Fans select teams' Hometown Heroes

And the Hometown Heroes are ...

Nolan Ryan became the only two-team representative, Jackie Robinson edged out Sandy Koufax as the Dodgers' choice, and Junior Griffey beat out Ichiro Suzuki in Seattle as the final 10 names were announced on ESPN Sunday night in the "DHL Presents Major League Baseball Hometown Heroes" program.

Fans cast nearly 17 million votes throughout much of the summer to decide one player from the past or present for each of the active clubs whose combination of on-field contributions, character and leadership make him stand out from the rest. It was the first such widespread attempt of its kind, with five spectacular nominees on each club's ballot, and now the fans have spoken and seen their results.

The selections were unveiled 10 players at a time over the course of three episodes hosted by Karl Ravech this past week on ESPN, with segments from MLB Productions that featured spine-tingling footage and moving interviews. Here were the 10 players who were selected in the final show:

Arizona Diamondbacks: Randy Johnson
Ten-time All-Star; four-time NL Cy Young Award winner; No. 2 in K's among lefties.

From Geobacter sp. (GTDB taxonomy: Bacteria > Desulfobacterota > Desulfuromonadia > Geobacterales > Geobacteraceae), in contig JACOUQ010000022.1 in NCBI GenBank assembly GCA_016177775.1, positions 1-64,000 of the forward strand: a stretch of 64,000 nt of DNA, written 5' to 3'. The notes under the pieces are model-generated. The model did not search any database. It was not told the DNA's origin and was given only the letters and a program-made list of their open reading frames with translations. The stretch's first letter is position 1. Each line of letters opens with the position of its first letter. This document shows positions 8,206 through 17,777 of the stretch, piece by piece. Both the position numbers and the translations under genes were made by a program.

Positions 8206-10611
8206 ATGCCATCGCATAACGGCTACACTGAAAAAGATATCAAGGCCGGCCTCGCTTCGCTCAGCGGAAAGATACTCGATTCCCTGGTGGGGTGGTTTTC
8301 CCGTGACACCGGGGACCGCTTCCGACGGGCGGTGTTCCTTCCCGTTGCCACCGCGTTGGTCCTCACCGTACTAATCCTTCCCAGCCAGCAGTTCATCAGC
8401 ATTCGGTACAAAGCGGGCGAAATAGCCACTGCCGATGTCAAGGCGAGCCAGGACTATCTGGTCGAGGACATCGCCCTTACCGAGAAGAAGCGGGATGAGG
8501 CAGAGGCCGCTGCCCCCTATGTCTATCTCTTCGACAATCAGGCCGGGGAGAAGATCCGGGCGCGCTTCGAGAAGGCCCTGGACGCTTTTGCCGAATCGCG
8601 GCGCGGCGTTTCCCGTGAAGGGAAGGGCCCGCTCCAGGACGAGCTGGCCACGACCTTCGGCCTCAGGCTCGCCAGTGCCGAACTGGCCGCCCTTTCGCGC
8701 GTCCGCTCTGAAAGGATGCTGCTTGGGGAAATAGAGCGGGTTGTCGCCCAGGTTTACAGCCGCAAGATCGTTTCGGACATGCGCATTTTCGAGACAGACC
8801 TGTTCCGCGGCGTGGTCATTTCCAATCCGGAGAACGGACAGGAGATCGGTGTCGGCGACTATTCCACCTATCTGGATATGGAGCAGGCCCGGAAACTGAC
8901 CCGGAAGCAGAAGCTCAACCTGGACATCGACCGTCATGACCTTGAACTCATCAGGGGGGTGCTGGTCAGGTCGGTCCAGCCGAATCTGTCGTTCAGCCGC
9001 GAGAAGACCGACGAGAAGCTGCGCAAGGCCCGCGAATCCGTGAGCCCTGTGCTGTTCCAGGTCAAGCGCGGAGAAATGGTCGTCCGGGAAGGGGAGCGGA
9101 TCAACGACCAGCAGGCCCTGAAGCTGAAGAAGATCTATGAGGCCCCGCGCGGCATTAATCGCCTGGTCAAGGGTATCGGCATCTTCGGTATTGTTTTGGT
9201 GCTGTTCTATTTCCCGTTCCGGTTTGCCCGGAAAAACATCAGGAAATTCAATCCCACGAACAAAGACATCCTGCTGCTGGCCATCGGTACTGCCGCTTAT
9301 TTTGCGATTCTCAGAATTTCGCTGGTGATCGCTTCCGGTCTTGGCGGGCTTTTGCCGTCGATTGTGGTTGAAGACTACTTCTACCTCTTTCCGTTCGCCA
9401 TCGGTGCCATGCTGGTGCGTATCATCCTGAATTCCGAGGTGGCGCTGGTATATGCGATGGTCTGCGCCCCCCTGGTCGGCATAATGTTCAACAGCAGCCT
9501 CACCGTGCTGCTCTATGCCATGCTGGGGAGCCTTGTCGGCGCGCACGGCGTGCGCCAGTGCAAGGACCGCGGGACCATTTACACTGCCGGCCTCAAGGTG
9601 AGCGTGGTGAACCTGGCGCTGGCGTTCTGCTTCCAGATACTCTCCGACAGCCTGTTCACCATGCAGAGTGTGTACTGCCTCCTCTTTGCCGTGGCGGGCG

Boston Red Sox: Ted Williams
The Splendid Splinter. Frequently called the greatest hitter ever.

Colorado Rockies: Larry Walker
Five-time All-Star and seven-time Gold Glove winner.

Houston Astros: Nolan Ryan
All-time strikeout leader (5,714), seven no-hitters.

Los Angeles Angels of Anaheim: Rod Carew
An 18-time All-Star (1967-84) who also was on the Twins' ballot.

Los Angeles Dodgers: Jackie Robinson
Broke MLB's color barrier in 1947, Hall of Famer and six-time All-Star.

Minnesota Twins: Kirby Puckett
Ten-time All-Star and Hall of Famer, two-time World Series champ.

San Diego Padres: Tony Gwynn
Eight-time NL batting champ, 15-time All-Star.

San Francisco Giants: Willie Mays
The "Say Hey Kid" hit 660 homers and was a 20-time All-Star.

Seattle Mariners: Ken Griffey Jr.
12-time All-Star, 10-time Gold Glove winner.

Voting was conducted from July 18 through Sept. 17, with the final stretch of voting in September conducted exclusively at MLB.com. Fans also voted this summer at all MLB ballparks, via mobile texting, at DHL.com and at any of the 1,600 participating DHL Authorized Shipping Centers around the country.

"DHL is a valued and creative partner of MLB and our shared commitment to excellence is reflected in the overwhelming fan response to the Hometown Heroes program," said Tim Brosnan, Executive Vice President, Business, Major League Baseball. "Thanks to the support of DHL, fans everywhere were given the opportunity to celebrate the contributions of some of baseball's greatest players and the rich history that belongs to each Major League franchise."

"This program would not have happened without baseball's great fans, and, on behalf of DHL and its employees, I want to thank them for participating," said Karen Jones, Vice President of Advertising, Brand and Promotions for DHL. "The nearly 17 million votes received further demonstrates the passion they have for the game."